2.2. Na > 1 case
When more atoms participate in the scattering processes, a more complicated set of eigenvector is needed. If all atoms are initially in the ground states |H〉, for a H-polarized photon traveled from left, the eigenstate of the total Hamiltonian H with eigenenergy E can be written in the following formEq. (20), it appears that the V -polarized photon may transfer into other resonators, the atom inside which is definitely in its |H〉 state as we assumed. In this situation, the circumstance around the V -polarized photon has no difference from the empty resonators. Substituting Eq. (21) into Eqs. (19) and (20), we get Eqs. (22) and (23) are Eqs. (22) and (23) at the boundary points. It is straightforward that the transmission and reflection amplitudes for s-polarized photon are obtained as
In the limit of Na → 1, we can get exactly the same results as shown in Fig. 2. While for gV = 0, the result in  can be recovered. In this case, we can realize perfect reflection of H-polarized photon in a wide band of frequency.
Based on the above result, the polarization-dependent photon switch in CRW with multiple three-level atoms can be studied. In Fig. 3, we illustrate the transmission and reflection spectra of the two orthogonal polarized photons with different numbers of atoms. The other system parameters are the same as that in Fig. 2. For convenience, we write |tH|2, |rH|2, , and as TH, RH, TV, and RV, respectively. In Fig. 3(a), we see that there is an obvious drop for TH near the resonance when Na = 2. When more atoms are embedded into the system, the transmission coefficient of H-polarized photon decrease quickly. When Na = 8, a band of forbidden transmission for incident photon, i.e., TH ≃ 0, emerges around the resonance. Such a band-gap-like structure for incident photon is also observed in a 1D waveguide . The blocked photon is reflected with the same polarization, or convert into the vertical polarization. The probability of the former case is the reflection coefficient RH, which does not have distinct change except for the two boundaries of Δ as Na increases [Fig. 3(c)]. Meanwhile, due to the interference from multiple atoms, RH is much different from TV and RV even under the condition gH = gV. Because the released V -polarized photon cannot transfer back to the H-polarized photon, the transmission coefficient TV, which equals to the reflection coefficient RV, gradually accumulates as the number of atoms increases [Figs. 3(b) and 3(d)].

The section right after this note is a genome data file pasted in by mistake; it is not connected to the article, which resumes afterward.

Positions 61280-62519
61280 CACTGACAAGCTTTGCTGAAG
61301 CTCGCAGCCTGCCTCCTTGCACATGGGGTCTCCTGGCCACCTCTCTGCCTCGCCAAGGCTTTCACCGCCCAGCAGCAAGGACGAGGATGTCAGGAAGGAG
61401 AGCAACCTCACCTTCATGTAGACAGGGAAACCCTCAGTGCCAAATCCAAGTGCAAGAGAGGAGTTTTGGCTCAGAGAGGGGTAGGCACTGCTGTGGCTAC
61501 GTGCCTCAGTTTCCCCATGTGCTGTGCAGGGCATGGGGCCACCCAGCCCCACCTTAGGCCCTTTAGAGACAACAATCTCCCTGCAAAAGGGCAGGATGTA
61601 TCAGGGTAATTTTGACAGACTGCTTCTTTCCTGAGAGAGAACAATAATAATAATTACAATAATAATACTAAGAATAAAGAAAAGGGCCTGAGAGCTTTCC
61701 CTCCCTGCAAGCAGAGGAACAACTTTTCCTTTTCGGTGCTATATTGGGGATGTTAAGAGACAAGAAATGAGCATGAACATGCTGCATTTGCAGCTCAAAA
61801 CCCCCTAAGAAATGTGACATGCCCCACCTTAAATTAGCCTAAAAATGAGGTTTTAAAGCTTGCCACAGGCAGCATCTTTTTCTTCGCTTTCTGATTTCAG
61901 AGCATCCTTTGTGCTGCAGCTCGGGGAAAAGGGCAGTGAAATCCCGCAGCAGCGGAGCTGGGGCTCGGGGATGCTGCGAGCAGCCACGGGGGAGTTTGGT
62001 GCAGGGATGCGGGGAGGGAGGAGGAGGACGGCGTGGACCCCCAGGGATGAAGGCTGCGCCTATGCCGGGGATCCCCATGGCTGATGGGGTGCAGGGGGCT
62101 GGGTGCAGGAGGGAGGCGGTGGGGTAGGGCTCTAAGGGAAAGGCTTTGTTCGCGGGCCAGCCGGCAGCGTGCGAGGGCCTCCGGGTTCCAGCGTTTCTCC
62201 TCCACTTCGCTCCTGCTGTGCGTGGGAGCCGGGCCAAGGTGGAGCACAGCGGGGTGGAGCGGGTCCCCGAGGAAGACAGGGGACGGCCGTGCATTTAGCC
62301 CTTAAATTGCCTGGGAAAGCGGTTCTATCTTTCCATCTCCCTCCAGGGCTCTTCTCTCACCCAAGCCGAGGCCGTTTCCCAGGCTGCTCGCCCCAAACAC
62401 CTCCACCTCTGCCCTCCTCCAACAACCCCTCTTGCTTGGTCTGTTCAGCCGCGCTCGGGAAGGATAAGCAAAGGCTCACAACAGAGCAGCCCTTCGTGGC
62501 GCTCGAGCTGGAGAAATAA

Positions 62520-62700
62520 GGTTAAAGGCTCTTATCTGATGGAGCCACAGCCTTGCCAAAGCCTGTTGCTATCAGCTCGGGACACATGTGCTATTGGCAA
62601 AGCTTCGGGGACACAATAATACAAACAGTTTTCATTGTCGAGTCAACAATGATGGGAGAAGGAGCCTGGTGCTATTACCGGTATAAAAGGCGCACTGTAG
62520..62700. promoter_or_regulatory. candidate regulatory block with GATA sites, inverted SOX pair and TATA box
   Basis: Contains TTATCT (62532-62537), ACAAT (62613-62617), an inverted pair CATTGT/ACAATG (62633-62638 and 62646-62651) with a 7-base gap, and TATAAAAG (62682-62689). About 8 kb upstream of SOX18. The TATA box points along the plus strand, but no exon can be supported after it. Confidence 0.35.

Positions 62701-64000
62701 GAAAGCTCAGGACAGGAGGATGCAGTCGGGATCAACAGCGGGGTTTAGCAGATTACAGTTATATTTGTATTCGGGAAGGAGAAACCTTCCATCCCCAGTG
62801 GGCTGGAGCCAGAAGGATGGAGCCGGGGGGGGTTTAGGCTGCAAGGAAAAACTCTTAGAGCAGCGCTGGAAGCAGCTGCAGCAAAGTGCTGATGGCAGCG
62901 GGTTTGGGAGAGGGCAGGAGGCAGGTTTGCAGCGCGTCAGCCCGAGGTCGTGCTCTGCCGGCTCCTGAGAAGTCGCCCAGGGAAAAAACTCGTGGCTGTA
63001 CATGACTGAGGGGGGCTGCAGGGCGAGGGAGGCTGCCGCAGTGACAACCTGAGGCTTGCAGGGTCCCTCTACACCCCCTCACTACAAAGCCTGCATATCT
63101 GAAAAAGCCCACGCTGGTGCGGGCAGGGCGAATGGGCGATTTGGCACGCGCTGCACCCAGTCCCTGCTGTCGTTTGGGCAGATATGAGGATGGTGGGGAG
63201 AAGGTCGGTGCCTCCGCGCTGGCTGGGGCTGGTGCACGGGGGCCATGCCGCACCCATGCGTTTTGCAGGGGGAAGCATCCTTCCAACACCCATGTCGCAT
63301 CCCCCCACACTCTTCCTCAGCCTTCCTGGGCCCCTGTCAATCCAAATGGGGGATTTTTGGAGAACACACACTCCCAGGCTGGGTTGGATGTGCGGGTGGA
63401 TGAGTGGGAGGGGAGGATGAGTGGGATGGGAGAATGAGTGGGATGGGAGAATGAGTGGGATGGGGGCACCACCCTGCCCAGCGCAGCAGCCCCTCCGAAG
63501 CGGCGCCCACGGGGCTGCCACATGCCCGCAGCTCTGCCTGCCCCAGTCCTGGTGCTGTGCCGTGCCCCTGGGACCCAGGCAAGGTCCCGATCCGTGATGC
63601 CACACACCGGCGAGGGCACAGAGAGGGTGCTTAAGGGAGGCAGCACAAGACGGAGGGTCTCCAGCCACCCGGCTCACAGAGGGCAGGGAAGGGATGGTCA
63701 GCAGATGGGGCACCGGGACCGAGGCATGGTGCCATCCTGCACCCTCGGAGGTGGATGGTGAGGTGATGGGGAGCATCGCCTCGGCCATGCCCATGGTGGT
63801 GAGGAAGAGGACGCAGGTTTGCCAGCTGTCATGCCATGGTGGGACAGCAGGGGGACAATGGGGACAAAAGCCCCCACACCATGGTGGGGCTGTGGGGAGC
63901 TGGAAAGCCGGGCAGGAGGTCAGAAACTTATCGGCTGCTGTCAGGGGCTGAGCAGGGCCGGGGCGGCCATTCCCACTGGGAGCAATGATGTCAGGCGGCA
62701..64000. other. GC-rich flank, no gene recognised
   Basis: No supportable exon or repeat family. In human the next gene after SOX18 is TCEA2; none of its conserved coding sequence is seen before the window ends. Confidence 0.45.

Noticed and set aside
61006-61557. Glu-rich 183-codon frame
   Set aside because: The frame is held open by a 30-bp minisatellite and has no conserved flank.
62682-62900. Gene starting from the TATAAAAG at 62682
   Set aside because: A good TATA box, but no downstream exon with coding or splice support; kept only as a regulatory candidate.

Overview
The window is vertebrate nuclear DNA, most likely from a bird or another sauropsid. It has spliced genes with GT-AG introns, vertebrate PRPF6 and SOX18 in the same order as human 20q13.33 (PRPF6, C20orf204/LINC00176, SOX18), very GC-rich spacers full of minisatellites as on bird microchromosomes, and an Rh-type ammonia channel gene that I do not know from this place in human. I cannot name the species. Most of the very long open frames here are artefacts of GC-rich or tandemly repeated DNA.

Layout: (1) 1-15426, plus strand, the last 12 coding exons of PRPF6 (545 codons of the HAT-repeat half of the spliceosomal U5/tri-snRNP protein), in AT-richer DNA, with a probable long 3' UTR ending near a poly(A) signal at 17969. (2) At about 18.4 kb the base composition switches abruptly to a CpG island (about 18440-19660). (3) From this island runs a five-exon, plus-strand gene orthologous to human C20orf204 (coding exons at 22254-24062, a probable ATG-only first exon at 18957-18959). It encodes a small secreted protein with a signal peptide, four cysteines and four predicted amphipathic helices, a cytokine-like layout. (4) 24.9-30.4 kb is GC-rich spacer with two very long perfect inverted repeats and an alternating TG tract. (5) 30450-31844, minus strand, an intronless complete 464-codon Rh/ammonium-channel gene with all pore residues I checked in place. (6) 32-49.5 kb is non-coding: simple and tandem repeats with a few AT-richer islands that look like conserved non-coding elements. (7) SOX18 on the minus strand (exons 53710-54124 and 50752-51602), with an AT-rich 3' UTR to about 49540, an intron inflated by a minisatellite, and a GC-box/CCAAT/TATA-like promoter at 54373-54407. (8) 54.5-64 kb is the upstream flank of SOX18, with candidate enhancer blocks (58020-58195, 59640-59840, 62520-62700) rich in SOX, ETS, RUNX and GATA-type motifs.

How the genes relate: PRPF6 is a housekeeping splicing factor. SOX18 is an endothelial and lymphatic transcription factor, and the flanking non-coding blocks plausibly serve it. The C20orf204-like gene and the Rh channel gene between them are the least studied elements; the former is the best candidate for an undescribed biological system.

3. Influence of dissipation